Some Late Pleistocene Fossils from Washita Local Fauna
Proceedings of the Oklahoma Academy of Science Volume 77, 1997, pg. 113
by Henry Kirkland, Jr., Micheal Davis, Janet Wood, Dustin Devine, and Kyle Giblet
Department of Biology,
Southwestern Oklahoma State University, Weatherford, OK 73096

Based on radiocarbon dating, samples taken included some that "yielded an average date of 16,350±190 years before present (YBP)."
Toward a Synthesis of the Newtonian and Darwinian Worldviews
by John Harte, Physics Today.org, October 2002

I find this article by John Harte, recipient of the American Physical Society's 2001 Leo Szilard Award, stimulating and timely.If I were starting out again as the young scientist I was 40 years ago :-), I would love to be entering the fields of study described in the article.

I think the article byline speaks for itself concerning the significance of the subject matter.

"Physicists seek simplicity in universal laws. Ecologists revel in complex interdependencies. A sustainable future for our planet will probably require a look at life from both sides."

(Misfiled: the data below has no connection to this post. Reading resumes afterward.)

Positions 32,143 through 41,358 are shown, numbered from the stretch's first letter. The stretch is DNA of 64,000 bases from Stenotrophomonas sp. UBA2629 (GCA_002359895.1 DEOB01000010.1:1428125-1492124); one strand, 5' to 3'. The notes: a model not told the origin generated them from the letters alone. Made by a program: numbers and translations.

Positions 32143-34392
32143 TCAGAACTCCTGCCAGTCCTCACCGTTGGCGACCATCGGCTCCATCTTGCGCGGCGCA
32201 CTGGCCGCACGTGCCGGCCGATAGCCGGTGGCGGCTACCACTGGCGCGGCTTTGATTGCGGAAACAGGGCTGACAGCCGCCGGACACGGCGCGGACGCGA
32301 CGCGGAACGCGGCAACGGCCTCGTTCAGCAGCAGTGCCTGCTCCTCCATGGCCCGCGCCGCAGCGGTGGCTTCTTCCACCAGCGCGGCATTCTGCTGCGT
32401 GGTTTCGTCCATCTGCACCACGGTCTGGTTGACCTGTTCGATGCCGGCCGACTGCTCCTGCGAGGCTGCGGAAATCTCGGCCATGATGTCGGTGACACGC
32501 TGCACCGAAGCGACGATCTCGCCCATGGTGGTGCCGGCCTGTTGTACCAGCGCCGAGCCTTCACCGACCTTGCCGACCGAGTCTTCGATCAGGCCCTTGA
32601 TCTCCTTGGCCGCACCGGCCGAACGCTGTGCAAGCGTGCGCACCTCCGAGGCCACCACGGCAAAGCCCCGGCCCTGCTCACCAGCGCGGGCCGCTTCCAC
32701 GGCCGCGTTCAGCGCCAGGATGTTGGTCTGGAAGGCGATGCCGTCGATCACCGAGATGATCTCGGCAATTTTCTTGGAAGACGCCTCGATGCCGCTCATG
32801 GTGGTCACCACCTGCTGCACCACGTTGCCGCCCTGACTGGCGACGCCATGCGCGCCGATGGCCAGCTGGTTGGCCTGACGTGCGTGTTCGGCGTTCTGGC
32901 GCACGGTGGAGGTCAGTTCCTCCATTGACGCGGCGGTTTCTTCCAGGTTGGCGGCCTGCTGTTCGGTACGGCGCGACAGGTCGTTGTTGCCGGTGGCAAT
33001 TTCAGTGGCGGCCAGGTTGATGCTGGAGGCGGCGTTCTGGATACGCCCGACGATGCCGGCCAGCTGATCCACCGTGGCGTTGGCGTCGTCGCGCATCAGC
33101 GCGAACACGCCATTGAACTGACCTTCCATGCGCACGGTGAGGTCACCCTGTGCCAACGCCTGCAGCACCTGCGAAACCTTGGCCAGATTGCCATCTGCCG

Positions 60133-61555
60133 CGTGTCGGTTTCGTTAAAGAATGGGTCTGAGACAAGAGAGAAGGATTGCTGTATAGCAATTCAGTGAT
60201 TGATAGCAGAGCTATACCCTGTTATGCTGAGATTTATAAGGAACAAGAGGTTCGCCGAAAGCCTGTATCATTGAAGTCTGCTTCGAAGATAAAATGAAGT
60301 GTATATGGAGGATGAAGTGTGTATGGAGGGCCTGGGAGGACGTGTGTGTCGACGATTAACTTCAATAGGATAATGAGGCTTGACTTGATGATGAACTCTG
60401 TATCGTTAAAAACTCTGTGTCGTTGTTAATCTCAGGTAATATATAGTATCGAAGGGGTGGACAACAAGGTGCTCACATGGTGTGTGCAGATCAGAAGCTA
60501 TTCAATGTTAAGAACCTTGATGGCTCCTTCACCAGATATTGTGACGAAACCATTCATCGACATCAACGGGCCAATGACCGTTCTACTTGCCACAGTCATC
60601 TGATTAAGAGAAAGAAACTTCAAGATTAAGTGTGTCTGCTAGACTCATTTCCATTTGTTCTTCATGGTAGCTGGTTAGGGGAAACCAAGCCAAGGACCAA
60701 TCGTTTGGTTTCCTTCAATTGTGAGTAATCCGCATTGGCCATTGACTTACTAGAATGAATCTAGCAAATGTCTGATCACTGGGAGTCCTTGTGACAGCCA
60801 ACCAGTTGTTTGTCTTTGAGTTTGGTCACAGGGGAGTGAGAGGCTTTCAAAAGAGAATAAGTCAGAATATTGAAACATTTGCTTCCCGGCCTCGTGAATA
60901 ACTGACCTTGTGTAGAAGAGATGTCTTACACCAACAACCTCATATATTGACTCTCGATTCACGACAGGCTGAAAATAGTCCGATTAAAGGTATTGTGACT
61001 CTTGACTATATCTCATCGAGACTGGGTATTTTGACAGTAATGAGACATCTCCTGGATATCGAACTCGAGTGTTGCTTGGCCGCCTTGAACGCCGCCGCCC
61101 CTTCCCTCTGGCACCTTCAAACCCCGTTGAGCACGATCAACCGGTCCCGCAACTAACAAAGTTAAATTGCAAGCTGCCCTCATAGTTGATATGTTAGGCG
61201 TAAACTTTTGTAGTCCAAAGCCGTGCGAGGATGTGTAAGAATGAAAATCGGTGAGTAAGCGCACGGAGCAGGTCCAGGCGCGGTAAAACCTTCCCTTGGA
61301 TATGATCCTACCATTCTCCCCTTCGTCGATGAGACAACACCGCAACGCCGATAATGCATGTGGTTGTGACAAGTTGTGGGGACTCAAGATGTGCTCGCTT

At the start of the talk are two quotes that stimulate further reading.

"Two quotes aptly frame the discussion. The first is from the 1948 book Sand County Almanac, by the ecologist and conservationist Aldo Leopold:

In terms of conventional physics, the grouse represents only a millionth of either the mass or the energy of an acre. Yet, subtract the grouse and the whole thing is dead.

The other quote is from the 1940 book Wind, Sand and Stars, by the aviator and writer Antoine de Saint-Exupéry:

In anything at all, perfection is finally attained not when there is no longer anything to add, but when there is no longer anything to take away.

Leopold speaks for ecologists and their craft, for the intellectual tradition that blossomed with Darwin's remarkable insights into evolution and natural history. Saint-Exupéry, by contrast, eloquently describes the sword that physicists from Galileo and Newton onward have sought to extricate from the stone of Nature."

To read the full article, go to:
John Harte is a professor in the energy and resources group and in the division of ecosystem sciences at the University of California, Berkeley

October 08, 2002

Periodic Table of the Elephants

Various presentations of the Periodic Table of the Elements have been a topic in previous Jack in Oklahoma blog posts. Now comes "The Periodic Table of the Elephants." This is for real, people! :-)